THE Irish Taoiseach, Leo Varadkar, congratulated a group of about 30 police officers of the PSNI, the Garda, and some from English forces, for joining the Belfast Pride march on Saturday.
Dr Varadkar, who is openly gay, was attending a Pride breakfast in the city’s Northern Whig pub. Outside, a small group of Evangelical Protestants distributed leaflets, and a pastor in the background preached on the theme “The wages of sin is death”.
The Taoiseach, who had addressed a capacity audience in the Great Hall of Queen’s University the previous day, noted that the officers had created another historic occasion in the life of Northern Ireland by taking part in the march in full uniform.
In his university address, Dr Varadkar referred to the failure of the main Northern political parties to re-establish the Assembly. Warning that time was running out, he asked who, in the absence of the Assembly, would speak for the people of Northern Ireland in a Brexit in which every aspect of life in the Province would be affected.
He described Brexit as “the challenge of our generation”.
Urging clarity from Westminster on its plans for Brexit, he proposed options that, he maintained, could avoid a “hard border” that no one, either in Northern Ireland or the Republic, wanted to see.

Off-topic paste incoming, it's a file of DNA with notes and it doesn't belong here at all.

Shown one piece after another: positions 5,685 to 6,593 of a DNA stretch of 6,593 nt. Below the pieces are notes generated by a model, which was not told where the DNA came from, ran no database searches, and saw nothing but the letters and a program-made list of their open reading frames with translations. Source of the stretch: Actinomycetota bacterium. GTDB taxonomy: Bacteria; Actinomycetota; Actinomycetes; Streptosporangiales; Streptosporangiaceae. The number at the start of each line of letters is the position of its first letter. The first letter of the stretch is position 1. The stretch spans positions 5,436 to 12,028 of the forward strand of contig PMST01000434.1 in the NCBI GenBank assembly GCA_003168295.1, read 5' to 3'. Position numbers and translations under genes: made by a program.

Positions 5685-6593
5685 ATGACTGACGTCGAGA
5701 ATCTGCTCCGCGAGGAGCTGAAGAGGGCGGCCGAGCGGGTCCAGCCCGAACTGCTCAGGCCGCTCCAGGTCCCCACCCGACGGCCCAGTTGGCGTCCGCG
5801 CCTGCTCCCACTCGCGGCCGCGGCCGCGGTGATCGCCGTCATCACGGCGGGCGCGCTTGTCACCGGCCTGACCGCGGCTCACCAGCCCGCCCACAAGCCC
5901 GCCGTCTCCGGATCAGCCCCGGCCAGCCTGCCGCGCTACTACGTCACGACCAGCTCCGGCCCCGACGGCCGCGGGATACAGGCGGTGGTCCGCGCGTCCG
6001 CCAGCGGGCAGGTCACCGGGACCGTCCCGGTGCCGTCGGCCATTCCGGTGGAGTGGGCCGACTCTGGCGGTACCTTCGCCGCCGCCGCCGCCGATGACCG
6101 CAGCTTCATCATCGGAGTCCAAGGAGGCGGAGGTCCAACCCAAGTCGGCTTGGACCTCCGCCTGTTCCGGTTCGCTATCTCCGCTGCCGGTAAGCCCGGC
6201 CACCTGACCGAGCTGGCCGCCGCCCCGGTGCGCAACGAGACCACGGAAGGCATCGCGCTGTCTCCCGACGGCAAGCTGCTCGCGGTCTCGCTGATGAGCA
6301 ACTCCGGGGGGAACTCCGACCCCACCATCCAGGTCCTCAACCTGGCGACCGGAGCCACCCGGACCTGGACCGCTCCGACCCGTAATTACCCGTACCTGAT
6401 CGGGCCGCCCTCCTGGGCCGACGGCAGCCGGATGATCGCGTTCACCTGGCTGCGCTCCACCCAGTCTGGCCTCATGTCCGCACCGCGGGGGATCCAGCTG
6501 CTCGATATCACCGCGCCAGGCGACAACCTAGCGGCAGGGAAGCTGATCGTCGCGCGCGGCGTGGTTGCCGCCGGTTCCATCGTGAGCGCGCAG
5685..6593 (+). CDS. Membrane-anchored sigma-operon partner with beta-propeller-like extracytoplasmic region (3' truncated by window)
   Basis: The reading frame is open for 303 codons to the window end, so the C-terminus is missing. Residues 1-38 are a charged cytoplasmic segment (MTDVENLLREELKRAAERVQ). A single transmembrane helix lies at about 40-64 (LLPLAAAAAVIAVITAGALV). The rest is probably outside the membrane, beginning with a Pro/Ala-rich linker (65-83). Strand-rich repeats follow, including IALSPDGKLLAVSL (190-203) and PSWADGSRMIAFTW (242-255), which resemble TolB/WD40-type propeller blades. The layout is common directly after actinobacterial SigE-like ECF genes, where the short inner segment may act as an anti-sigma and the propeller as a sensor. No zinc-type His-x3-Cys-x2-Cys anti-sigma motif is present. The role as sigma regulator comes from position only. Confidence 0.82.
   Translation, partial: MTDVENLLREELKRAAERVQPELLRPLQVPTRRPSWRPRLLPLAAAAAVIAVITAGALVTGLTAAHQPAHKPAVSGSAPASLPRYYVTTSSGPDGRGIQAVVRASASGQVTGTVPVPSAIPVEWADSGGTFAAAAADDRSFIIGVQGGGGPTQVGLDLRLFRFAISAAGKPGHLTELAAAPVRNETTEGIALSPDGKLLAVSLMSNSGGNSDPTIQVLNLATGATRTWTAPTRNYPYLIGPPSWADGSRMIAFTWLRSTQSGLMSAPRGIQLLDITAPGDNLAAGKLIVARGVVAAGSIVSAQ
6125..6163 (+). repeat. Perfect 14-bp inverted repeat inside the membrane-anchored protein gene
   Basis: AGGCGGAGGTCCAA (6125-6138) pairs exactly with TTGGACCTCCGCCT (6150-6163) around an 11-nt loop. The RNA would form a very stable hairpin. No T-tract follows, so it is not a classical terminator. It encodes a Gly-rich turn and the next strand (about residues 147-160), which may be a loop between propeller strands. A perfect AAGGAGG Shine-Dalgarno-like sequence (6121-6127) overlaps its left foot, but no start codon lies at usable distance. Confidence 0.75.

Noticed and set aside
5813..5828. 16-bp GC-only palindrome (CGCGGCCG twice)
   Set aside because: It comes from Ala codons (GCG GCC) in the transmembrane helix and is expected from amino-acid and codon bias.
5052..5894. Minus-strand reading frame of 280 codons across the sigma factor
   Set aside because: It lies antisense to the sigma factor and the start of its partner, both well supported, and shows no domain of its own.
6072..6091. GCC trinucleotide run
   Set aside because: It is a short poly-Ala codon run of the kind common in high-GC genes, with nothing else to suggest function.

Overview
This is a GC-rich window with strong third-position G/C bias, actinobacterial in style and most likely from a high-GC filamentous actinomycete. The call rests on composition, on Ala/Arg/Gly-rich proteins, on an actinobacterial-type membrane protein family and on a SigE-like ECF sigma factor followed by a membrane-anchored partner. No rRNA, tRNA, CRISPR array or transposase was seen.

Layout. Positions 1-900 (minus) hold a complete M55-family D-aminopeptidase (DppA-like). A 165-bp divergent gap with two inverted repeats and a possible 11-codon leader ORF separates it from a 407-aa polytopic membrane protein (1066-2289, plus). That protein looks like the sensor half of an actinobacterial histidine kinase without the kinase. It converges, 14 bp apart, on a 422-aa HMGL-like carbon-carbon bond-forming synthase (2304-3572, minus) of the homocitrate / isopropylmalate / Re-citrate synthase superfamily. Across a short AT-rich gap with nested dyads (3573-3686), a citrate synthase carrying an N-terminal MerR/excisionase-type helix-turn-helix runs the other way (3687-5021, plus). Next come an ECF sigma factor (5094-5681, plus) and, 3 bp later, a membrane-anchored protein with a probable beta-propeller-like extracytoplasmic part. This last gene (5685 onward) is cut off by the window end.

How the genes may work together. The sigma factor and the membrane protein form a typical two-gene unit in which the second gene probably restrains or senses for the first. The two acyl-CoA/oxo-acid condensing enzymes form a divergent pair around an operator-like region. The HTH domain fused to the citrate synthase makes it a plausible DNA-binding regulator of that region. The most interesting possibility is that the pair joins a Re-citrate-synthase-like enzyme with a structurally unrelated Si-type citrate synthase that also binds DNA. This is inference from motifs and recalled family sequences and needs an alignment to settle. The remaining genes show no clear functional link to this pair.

Among his proposals were the formation of a customs union between the UK and the EU, or the UK’s rejoining the European Free Trade Association with a transition period in which the UK remained in the Customs Union and the single market while the details were ironed out.
Referring to arrangements in Norway, Iceland, and Turkey as variations of what might be possible, he emphasised the responsibility of those who wanted a hard Brexit to explain how such a solution, with barriers to trade and commerce, would be in the interests of the people of Northern Ireland.
“They’ve already had 14 months to do so,” he said. “If they cannot — and I believe they cannot — we can then talk meaningfully about solutions that might work for all of us.”
Dublin would not be promoting the alternatives to a hard border, he said. “These solutions will not be offered, they will have to be asked for. And this can happen only after sufficient progress is made on an agreement on the financial settlement, protecting citizens’ rights and key issues relating to Ireland, such as the Common Travel Area.”